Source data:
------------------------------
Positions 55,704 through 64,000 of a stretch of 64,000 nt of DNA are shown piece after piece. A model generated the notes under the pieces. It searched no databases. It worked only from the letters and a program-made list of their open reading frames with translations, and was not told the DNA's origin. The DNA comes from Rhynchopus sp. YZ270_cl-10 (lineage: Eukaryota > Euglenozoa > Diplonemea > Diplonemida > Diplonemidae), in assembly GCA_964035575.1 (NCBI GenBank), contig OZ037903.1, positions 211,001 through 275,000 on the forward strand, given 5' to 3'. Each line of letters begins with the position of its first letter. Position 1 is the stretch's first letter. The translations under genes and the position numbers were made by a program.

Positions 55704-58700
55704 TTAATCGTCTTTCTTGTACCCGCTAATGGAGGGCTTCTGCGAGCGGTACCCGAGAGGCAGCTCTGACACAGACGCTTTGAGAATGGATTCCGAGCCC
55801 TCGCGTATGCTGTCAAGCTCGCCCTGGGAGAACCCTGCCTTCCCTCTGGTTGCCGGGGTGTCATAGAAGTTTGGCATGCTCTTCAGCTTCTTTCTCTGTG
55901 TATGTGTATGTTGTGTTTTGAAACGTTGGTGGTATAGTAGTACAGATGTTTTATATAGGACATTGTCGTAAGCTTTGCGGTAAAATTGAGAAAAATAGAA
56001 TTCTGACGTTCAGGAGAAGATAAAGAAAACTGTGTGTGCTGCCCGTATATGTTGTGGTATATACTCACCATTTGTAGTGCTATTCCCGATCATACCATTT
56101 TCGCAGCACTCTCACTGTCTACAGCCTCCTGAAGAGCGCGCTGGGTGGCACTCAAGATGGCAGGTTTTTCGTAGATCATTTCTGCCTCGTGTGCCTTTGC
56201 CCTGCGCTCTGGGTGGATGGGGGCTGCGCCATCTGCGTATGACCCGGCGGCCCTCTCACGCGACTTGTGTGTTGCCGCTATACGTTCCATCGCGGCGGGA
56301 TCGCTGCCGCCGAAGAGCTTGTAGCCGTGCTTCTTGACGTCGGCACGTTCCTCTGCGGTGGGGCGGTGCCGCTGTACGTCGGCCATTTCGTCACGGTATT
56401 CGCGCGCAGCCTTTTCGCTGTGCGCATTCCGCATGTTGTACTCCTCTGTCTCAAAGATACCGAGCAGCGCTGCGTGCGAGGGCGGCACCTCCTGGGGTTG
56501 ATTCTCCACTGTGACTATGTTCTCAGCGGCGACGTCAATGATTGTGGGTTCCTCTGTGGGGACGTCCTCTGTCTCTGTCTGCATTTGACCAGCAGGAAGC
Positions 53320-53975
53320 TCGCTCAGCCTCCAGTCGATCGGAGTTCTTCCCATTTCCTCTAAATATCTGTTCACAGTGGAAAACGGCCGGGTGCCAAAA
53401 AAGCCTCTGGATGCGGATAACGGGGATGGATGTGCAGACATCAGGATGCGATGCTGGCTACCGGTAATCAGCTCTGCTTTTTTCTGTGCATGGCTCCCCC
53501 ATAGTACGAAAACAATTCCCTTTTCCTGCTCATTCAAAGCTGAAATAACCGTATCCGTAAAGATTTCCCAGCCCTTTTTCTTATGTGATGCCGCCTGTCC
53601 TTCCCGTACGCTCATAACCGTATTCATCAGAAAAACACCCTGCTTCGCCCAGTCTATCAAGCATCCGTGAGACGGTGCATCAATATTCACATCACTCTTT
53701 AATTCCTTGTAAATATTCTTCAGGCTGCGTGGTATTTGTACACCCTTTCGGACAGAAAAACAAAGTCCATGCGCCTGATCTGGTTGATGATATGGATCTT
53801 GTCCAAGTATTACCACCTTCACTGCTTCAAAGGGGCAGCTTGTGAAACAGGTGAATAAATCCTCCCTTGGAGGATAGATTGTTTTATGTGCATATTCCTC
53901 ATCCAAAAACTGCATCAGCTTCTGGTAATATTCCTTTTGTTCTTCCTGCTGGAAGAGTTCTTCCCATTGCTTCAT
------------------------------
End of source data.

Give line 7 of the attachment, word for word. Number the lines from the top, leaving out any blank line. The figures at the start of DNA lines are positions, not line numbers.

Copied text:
56101 TCGCAGCACTCTCACTGTCTACAGCCTCCTGAAGAGCGCGCTGGGTGGCACTCAAGATGGCAGGTTTTTCGTAGATCATTTCTGCCTCGTGTGCCTTTGC